NORMAN — Players decide who plays, says Lon Kruger.
Which explains why Steven Pledger, who had eight points in the first four minutes Saturday against Baylor, and Romero Osby, who continued his excellent production, have kept their starting jobs all season, making them in the minority among OU seniors.
And why Sam Grooms was back in the lineup, en route to a career-high 23 points.
But after the Sooners routed the Bears 90-76, maybe it's time for a salute. Kruger's restoration of OU basketball is an uncommon success story. Kruger didn't clean the house. He did something more difficult: he rearranged it.
Which made Baylor coach Scott Drew sound almost wistful in praising the Sooners.
After Drew apologized to Baylor Nation — I guess everybody has a nation these days — for his poor coaching and his team's lack of focus, Drew said he's most impressed with OU's chemistry.
A team with five returning starters has integrated newcomers into the lineup. Veterans have sacrificed. Playing time has diminished.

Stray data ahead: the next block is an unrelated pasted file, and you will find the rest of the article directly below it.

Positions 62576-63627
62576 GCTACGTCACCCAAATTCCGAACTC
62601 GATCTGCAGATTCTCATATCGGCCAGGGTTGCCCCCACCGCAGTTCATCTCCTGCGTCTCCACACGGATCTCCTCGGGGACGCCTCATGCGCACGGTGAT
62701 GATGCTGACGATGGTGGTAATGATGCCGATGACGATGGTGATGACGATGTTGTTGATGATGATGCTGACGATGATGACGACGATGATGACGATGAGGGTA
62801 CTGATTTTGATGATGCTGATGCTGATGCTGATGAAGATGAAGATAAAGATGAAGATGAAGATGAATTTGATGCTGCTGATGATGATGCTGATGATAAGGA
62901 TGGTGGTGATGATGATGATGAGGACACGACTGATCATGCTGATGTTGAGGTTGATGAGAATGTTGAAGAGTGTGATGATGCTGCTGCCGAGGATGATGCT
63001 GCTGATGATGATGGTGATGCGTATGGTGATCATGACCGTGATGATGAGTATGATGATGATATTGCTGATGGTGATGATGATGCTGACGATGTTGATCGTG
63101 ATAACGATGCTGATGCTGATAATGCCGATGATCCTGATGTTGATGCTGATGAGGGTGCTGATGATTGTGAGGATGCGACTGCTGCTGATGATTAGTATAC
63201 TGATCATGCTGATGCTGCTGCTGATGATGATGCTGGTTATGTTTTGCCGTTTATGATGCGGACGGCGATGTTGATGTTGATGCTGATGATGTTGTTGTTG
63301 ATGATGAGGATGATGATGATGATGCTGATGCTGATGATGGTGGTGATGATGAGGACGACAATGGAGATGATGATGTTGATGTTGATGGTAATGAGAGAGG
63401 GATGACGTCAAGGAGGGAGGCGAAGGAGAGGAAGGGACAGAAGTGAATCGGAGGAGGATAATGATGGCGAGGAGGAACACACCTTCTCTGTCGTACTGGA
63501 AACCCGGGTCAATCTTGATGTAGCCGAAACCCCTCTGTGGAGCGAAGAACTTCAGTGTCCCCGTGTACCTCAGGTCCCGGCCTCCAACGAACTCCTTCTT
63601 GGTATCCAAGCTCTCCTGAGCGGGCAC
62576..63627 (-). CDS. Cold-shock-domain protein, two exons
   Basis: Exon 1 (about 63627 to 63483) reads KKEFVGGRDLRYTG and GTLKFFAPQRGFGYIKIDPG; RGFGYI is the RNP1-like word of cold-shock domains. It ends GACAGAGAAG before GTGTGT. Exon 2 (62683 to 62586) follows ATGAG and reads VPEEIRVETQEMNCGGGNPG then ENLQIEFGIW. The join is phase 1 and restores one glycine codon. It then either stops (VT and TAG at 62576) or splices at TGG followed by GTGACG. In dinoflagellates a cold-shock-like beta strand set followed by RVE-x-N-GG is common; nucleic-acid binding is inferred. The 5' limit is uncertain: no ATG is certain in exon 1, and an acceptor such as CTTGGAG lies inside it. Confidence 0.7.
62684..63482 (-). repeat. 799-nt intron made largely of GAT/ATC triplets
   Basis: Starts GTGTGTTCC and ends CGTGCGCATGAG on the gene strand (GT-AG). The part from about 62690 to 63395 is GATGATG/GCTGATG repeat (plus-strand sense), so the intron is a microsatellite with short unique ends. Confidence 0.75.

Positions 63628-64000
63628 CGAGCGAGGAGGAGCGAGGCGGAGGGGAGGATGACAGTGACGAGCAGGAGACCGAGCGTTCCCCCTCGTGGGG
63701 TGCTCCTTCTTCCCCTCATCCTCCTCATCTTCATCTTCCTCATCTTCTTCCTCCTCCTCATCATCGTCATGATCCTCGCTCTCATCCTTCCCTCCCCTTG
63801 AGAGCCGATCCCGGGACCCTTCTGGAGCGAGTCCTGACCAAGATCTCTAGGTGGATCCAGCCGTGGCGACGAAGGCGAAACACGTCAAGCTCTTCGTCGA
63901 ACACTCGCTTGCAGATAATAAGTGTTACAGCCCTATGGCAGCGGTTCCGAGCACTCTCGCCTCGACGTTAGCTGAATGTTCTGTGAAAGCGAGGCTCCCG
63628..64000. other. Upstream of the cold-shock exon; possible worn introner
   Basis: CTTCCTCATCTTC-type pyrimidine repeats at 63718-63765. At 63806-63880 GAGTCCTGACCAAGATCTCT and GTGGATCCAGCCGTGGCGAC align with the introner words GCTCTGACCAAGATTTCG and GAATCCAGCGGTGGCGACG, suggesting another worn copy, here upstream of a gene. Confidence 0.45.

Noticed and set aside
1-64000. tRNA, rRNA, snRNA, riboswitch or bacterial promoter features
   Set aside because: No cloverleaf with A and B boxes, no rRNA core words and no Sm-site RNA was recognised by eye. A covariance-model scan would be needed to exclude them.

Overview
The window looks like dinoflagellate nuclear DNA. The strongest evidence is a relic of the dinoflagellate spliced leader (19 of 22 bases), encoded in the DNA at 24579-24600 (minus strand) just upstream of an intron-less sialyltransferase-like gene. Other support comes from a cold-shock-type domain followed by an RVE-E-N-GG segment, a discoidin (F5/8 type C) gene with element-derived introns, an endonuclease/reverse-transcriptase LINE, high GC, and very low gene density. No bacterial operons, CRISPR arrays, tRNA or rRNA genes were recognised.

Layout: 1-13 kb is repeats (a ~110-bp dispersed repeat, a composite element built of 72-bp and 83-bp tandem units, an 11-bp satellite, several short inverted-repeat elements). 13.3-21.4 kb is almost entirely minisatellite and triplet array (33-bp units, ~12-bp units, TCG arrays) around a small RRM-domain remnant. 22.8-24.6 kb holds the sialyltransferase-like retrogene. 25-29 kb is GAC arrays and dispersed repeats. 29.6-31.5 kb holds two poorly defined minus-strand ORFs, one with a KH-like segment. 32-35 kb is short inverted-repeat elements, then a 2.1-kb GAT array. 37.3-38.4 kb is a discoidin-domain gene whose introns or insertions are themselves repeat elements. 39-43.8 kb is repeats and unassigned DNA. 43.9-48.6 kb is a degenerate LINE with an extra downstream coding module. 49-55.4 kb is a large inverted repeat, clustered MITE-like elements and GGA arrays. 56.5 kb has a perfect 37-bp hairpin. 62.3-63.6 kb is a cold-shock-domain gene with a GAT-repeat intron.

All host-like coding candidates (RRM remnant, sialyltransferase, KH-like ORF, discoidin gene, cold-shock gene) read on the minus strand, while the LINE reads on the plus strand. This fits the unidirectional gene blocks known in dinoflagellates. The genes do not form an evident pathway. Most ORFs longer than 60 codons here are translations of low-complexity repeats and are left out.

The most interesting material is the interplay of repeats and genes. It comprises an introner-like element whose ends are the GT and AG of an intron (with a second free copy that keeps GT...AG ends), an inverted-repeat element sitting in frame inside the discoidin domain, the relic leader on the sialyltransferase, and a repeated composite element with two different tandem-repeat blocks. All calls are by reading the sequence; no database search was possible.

Yet the Sooners have shown all the dissension of the Family von Trapp. And they're being rewarded in the best of ways — a trip to the NCAA Tournament.
The victory over Baylor wasn't any kind of validation, even the first-half bombardment that gave OU a 47-21 lead at halftime. But it was the latest sign that Kruger's makeover has taken root not just in the talented players he's brought to Norman, but the beleaguered troops he inherited.
“For them to put the team first, chemistry wise, it's really impressive,” Drew said.
You know the numbers. Andrew Fitzgerald, 74 career starts before this season, one career start since. Grooms, 31 career starts before this season, just two this season. Cameron Clark, 60 career starts before this season, zero this season.
“I thought it was going to work from the beginning,” said Pledger, who had 17 first-half points Saturday. Pledger has started all 26 games this season to go with the 59 starts previously, but his minutes have lessened as OU's depth increased.
Kruger credits the quality of his players' character. Usually when a coach talks like that, there's no reason to trust him. Sometimes coaches just jabber.